Wrestling just ain't good anymore. Back in the late Eighties and early Nineties, it was eminently watchable. The Four Horseman, Andre the Giant, World Class Championship Wrestling, the AWA - those were the times, by gum! Back when you were pretty sure it was all fixed, but you hoped it was authentic. When the press still pretended that the wrestlers actually hated one another. War Games, the Mulkeys, the real "Rock," scaffold matches, Piper's Pit, on and on and on. Remember when one of the major wrestling shows (WCW Saturday Night) was still broadcast out of a dinky television studio and fans were thisclose to the mayhem?
I think I reached my quota of specialized references (and sentence fragments) quite a while ago, so those of you who are still with me probably want to hear about Legends of Wrestling II. Okay, let me pause the Best of Starrcade tape and we can get started.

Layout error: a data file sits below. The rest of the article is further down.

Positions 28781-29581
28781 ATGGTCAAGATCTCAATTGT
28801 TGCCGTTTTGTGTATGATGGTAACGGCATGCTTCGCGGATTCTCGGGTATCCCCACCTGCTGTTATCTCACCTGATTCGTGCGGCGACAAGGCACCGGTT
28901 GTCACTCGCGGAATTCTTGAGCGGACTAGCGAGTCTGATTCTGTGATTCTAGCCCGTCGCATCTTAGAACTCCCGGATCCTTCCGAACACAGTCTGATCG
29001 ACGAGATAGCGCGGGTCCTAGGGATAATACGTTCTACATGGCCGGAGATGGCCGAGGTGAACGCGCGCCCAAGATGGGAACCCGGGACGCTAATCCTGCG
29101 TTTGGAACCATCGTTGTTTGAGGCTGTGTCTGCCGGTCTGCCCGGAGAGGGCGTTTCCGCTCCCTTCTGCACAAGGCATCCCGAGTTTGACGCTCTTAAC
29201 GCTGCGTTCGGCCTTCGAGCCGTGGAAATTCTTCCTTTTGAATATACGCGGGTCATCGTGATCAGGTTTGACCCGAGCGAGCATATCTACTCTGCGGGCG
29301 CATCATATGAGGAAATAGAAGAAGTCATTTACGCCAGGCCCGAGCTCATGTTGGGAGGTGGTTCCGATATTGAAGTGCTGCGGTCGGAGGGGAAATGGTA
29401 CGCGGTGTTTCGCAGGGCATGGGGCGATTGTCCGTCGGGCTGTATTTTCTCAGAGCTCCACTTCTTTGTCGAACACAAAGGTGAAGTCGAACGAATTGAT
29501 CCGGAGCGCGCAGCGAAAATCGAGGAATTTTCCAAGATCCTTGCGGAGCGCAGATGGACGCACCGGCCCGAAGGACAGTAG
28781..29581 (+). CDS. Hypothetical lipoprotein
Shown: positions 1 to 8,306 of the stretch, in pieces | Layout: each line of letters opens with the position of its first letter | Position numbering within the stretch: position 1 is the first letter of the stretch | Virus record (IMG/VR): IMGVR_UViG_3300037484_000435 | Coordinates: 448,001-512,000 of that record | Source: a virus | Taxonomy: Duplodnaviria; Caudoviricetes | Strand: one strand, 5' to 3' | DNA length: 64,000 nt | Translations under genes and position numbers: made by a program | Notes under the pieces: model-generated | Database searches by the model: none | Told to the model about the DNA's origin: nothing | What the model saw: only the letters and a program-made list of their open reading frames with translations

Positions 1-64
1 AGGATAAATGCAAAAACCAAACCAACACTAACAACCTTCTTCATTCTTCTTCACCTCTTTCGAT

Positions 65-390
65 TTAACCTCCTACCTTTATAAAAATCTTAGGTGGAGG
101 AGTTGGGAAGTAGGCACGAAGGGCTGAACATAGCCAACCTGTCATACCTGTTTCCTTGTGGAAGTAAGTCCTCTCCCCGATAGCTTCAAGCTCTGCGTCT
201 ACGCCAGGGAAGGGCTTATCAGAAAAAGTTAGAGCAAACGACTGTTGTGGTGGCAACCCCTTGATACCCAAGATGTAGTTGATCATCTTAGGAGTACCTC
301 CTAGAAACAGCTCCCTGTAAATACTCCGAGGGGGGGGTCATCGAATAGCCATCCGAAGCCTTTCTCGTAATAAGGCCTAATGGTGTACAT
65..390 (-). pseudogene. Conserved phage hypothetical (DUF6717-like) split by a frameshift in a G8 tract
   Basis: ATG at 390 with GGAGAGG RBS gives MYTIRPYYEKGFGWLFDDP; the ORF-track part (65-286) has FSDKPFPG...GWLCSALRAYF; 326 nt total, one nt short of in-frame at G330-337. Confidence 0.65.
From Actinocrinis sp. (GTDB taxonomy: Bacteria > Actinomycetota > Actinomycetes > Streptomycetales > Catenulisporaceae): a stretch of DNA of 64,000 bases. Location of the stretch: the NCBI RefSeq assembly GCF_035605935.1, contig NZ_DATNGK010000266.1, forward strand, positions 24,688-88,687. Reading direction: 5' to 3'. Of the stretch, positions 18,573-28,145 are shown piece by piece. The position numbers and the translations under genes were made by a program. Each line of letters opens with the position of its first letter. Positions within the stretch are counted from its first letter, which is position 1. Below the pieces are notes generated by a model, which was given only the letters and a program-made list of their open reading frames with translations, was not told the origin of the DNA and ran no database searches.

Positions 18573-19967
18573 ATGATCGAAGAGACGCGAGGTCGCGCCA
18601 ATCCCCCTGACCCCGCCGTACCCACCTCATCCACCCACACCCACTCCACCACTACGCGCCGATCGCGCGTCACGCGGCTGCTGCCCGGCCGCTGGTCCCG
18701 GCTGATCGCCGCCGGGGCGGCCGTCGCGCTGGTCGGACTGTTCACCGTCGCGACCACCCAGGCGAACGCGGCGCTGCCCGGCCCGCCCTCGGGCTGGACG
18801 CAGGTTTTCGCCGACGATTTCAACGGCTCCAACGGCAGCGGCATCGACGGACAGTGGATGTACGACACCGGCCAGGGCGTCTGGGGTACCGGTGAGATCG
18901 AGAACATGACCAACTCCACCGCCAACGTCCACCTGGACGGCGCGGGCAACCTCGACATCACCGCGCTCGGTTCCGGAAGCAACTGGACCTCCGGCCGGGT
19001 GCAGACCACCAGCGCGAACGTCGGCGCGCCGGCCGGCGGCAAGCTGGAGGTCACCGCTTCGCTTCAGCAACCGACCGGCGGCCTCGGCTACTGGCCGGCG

Love of the sport or inability to score a licensing deal?
Ooh, I see Scott Steiner! And isn't that Eddie Guerrero? A smattering of current WWE talent can be found here - namely those who weren't under contract with Titan Sports when Acclaim came calling - but the roster heavily leans toward names whose glory days are well in the past.
Just about everyone from the first Legends game is back and more have been added, so in addition to Hulk Hogan and all the von Erichs (why, why, why?), you can now get down and dirty with Baron von Raschke, the Rock & Roll Express, and Andy Kaufman. The nearly seventy real-life wrestlers look great for the most part, rendered in a moderately deformed way that is meant to give the characters a timeless, larger-than-life quality. Long-time fans will be able to identify most competitors at a glance, but some, like Rick Steiner, look a little off.